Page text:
• Our Zombies Are Different: The hollows are magically reanimated bodies that lack a soul, and are therefore docile and not terribly intelligent. Their primary purpose is serving as mindless Undead Laborers or as vessels for spirits wishing to become vampires.
  • Phlebotinum-Induced Steampunk: The industrial revolution was kicked off by the discovery that the blood of the demonic leviathans roaming the Void Sea can be used to produce electric power. By the time the game takes place, its setting is roughly in the Victorian age, with most technology powered by electricity extracted from leviathan blood (although some older tech also uses steam power).
  • Physical, Mystical, Technological: Thanks to its strict Single Phlebotinum Limit, everything in the setting is powered by electroplasm, but there are different in-universe approaches to using it: spectrology, rituals, and arcane enchantments take a more mystical stance, while alchemy, spark-craft and plain-old industrial engineering champion the scientific approach. The seven available playbooks break down (almost) neatly into three equal groups: Lurks and, particularly, Whispers have mostly magic/arcane powers; Hounds and Leeches rely heavily on tech; and Cutters and Slides are largely all about the physical (whether violence or personal charisma). (Spiders sit comfortably in the middle of the net, without any truly superhuman abilities except foresight and management skills.)
  • Police Brutality: If the Bluecoats catch you when your crew's Wanted Meter is at 0 (i.e. there is literally nothing they can pin on you), they'll just beat you to near death (inflict level 3 harm—level 4 being fatal), and you are not allowed a Resistance roll against it because they keep going until you are injured.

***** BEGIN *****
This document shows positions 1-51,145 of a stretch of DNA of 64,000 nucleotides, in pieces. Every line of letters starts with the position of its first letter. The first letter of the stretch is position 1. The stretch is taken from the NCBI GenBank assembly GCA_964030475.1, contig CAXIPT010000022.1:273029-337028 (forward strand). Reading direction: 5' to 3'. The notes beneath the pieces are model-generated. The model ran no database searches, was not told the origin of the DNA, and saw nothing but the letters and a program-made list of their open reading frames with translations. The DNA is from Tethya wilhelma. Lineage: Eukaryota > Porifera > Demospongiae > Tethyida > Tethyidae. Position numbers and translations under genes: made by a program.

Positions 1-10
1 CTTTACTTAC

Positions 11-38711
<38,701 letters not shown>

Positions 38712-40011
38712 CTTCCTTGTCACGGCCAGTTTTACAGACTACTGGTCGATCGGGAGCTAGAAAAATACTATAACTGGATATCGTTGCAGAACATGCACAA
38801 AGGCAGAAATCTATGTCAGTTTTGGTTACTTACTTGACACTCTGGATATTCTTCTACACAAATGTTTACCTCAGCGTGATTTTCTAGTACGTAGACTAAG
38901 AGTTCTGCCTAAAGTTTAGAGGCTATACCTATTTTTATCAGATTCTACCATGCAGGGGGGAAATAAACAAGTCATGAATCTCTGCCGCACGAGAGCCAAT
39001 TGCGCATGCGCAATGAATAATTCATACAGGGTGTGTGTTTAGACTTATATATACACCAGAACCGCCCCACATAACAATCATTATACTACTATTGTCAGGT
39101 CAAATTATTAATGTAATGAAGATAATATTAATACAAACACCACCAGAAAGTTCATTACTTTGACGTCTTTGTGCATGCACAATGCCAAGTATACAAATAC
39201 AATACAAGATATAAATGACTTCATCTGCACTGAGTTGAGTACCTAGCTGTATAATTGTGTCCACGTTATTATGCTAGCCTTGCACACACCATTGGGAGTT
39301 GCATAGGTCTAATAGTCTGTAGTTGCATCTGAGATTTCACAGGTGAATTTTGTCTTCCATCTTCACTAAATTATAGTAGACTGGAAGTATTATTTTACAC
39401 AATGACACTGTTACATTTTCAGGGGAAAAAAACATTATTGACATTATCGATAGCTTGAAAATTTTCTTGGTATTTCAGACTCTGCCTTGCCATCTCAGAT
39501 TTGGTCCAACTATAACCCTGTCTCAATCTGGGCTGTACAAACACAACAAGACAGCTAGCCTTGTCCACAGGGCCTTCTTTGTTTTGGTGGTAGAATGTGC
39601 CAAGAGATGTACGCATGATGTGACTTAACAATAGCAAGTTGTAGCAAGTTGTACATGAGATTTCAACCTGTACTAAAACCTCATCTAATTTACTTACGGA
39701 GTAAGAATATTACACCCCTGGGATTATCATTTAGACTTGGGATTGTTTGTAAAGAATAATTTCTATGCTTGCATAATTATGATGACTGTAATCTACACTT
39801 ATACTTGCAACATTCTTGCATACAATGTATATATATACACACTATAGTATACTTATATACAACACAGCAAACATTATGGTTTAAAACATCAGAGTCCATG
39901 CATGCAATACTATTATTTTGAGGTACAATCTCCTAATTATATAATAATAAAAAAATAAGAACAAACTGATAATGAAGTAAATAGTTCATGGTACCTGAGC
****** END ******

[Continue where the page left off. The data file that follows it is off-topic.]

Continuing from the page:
• Procedural Generation: The book has tables for randomly generating entire city parts, missions, NPCs, and even simple word on the street from a couple dice rolls. The official usage instruction of these tables simply says "Roll some dice and use the results and these tables however you see fit."
  • Red Light District: Silkshore, specifically, the part of it known as "the Ease", is Duskwall's prime location known for its brothels, vice dens, and generally places catering to any fantasy and pleasure imaginable. The oldest and most respected brothel of the city is even rather unsubtly named The Red Lamp.
  • Resting Recovery: Healing harm can only occur during downtime between Scores and is treated as a long-term project, meaning that players have to roll for how well it goes and have to spend Coin if it's not going fast enough.
  • Single Phlebotinum Limit: Every single fantastic element of the setting, from trains, industrial machinery, and alchemy to vampires, demons, and ghosts, is powered by electroplasm in one form or another.
  • Skill Scores and Perks: Played with. The "perks" are the special abilities and crew upgrades, which are much more similar to the "moves" found in games Powered by the Apocalypse than to traditional perks, while the skill scores are replaced by Action Ratings. The key difference between traditional skills and Action Ratings is that in traditional RPGs, the Game Master decides which skill score to roll for in a given situation, while in Blades, it's players who choose the Action Rating they roll for, and the GM merely arbitrates the level of the chosen approach's risk ("position") and reward ("effect level").